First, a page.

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Cite this article as: Richard M. Scheffler, Stephen P. Hinshaw, Sepideh Modrek and Peter Levine The Global Market For ADHD Medications , 26, no.2 (2007):450-457 Health Affairs The online version of this article, along with updated information and services, is For Reprints, Links & Permissions:
is published monthly by Project HOPE at 7500 Old Georgetown Road, Suite 600, Health Affairs Bethesda, MD 20814-6133. Copyright 2007 by Project HOPE - The People-to-People HealthFoundation. As provided by United States copyright law (Title 17, U.S. Code), no part of Health Affairs may be reproduced, displayed, or transmitted in any form or by any means, electronic or mechanical,including photocopying or by information storage or retrieval systems, without prior written permission from the Publisher. All rights reserved.
Not for commercial use or unauthorized distribution on August 6, 2013 Health Affairs The Global Market For ADHD Medications The United States is an outlier among developed countries in its highusage rates of these medications among children.
by Richard M. Scheffler, Stephen P. Hinshaw, Sepideh Modrek, and ABSTRACT: Little is known about the global use and cost of medications for attention defi- cit hyperactivity disorder (ADHD). Global use of ADHD medications rose threefold from 1993 through 2003, whereas global spending (U.S. $2.4 billion in 2003) rose ninefold, ad- justing for inflation. Per capita gross domestic product (GDP) robustly predicted use across countries, but the United States, Canada, and Australia showed significantly higher-than- predicted use. Use and spending grew in both developed and developing countries, but spending growth was concentrated in developed countries, which adopted more costly, long-acting formulations. Promoting optimal prescription and monitoring should be a prior- ity. [Health Affairs 26, no. 2 (2007): 450–457; 10.1377/hlthaff.26.2.450] disorder (ADHD), a psychiatric condi- ADHD are lacking, a problem shared with tion first evident in childhood, is the most other psychiatric conditions. Guidelines subject of great clinical interest and strong for proper diagnosis must be followed, so that scientific investigation.1 The prevalence of disorders with similar symptoms (such as con- ADHD is 5–8 percent of U.S. children and ad- duct disorder or bipolar disorder) do not re- olescents, and its impairments are likely to ceive inappropriate stimulant treatment.5 Sec- persist into adolescence and adulthood.2 A ond, prescription rates of stimulants (and syndrome with strong neurobiological ori- other psychotropic medications) have greatly gins, ADHD has major importance for public increased, at least in the United States, even health, given the marked academic, social, fa- for preschoolers.6 About half of U.S. children milial, and accidental injury–related impair- and adolescents diagnosed with ADHD re- ments with which it is associated.3 ceive stimulant medications or related agents.7 First used for youth in the 1930s, psycho- Third, unintended side effects may accompany stimulant medications enhance dopaminergic stimulant use. Most are mild, but public and noradrenergic neurotransmission and health concerns have arisen about the poten- provide symptom improvement in the clear tial for negative cardiovascular effects and sui- majority of people who receive them.4 Several cidal thoughts.8 Fourth, questions abound Richard Scheffler ( is director of the Nicholas C. Petris Center on Health Care Markets andConsumer Welfare, and Distinguished Professor of Health Economics and Public Policy at the University ofCalifornia, Berkeley. Stephen Hinshaw is professor and chair, Department of Psychology, at that university.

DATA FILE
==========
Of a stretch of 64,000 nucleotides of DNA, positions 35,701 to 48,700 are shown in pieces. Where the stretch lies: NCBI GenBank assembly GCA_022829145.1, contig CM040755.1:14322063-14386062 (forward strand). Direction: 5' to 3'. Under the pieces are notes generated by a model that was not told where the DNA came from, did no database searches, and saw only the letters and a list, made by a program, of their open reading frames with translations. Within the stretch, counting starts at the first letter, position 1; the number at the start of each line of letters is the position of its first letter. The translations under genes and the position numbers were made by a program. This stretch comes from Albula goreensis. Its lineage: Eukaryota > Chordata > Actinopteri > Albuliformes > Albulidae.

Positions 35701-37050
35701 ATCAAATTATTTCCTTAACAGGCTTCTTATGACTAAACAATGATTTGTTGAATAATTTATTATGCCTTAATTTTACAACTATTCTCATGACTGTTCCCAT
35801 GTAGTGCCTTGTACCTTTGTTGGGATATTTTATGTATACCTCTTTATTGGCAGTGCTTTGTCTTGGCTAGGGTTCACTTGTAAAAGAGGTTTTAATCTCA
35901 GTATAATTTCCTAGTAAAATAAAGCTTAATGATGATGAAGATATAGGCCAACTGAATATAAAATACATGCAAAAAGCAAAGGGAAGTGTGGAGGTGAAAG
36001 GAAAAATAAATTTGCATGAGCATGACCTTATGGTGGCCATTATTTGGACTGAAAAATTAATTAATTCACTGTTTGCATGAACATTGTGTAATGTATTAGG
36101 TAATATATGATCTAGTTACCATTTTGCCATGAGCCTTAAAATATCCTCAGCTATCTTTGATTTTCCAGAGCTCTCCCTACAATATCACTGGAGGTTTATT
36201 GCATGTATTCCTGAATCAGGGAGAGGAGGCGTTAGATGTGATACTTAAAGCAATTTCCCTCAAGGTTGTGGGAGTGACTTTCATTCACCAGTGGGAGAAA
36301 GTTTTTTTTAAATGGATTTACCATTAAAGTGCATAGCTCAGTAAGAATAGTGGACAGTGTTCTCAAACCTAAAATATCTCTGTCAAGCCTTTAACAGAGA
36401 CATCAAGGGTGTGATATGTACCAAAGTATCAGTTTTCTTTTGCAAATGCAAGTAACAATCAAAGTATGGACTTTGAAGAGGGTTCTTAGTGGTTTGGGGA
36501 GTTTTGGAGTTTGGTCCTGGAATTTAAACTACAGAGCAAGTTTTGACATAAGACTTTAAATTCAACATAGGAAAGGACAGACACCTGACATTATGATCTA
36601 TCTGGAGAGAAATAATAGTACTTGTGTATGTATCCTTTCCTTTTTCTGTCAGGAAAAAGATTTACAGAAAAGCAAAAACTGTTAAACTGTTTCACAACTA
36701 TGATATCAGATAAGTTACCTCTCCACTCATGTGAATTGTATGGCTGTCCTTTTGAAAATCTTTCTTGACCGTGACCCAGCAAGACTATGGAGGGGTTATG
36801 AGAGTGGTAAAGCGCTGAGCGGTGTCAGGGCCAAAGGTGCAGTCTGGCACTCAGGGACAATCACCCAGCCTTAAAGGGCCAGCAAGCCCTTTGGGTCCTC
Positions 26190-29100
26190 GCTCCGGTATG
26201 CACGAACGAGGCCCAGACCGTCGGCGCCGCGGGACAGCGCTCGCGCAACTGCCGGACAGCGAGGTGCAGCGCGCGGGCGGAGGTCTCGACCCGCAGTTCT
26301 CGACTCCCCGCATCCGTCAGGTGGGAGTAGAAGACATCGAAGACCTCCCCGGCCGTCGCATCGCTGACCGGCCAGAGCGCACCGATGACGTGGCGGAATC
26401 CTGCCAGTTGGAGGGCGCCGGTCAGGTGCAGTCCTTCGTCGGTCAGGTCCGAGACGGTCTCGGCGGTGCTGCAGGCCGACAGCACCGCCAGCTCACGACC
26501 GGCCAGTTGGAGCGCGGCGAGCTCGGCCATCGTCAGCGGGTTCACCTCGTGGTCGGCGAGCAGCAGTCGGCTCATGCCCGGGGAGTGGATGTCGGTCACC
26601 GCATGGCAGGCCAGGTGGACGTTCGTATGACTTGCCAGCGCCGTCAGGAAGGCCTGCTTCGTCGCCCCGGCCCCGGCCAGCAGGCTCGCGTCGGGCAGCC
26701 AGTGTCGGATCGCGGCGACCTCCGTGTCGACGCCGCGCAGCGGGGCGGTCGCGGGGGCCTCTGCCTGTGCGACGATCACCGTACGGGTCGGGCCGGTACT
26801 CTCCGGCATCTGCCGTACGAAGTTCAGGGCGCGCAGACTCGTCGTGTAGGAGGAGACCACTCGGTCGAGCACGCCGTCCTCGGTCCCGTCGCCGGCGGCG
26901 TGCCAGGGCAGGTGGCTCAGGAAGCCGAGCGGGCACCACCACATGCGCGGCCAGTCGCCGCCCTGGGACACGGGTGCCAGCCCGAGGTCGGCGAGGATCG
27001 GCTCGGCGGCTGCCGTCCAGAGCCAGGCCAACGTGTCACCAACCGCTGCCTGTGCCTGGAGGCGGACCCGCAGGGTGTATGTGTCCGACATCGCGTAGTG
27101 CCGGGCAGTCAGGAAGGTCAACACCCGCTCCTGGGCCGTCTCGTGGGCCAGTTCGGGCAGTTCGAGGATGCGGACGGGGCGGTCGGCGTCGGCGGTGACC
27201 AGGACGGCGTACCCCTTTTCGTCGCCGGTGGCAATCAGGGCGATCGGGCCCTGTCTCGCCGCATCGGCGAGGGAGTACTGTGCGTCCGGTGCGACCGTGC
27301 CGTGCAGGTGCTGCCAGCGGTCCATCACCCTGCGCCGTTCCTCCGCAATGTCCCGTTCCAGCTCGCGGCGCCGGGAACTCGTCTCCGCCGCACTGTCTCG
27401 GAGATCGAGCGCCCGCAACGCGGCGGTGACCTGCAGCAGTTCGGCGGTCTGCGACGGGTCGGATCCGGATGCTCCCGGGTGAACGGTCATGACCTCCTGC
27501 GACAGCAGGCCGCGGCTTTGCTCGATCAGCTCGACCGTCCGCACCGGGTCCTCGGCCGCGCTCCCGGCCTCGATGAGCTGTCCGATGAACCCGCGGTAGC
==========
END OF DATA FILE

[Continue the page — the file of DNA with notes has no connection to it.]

Sepideh Modrek is an Agency for Healthcare Research and Quality Pre-Doctoral Fellow and a graduate student inhealth services and policy analysis at the university. Peter Levine is a physician in the Department of Pediatrics,Kaiser Permanente Walnut Creek Medical Center, in Walnut Creek, California.
DOI 10.1377/hlthaff.26.2.450 2007 Project HOPE–The People-to-People Health Foundation, Inc. on August 6, 2013 Health Affairs about the potential for "diversion" of prescrip- amphetamine, or other stimulant (Exhibit 1).
tion stimulants to people without ADHD, re- To analyze changes in medication mix, we lated to improvement of study skills and pos- then generated a three-level categorization of sible euphoriant effects.9 short-acting stimulants, long-acting medica- Since the 1960s, methylphenidate and dex- tions that received approval from the Food and troamphetamine have been the mainstays of Drug Administration (FDA) during the study stimulant prescriptions for ADHD. New for- period, and other long-acting medications. As mulations, as well as efficacious nonstimu- a proxy for dose, IMS Health calibrated each lants, have taken up an increasingly large U.S.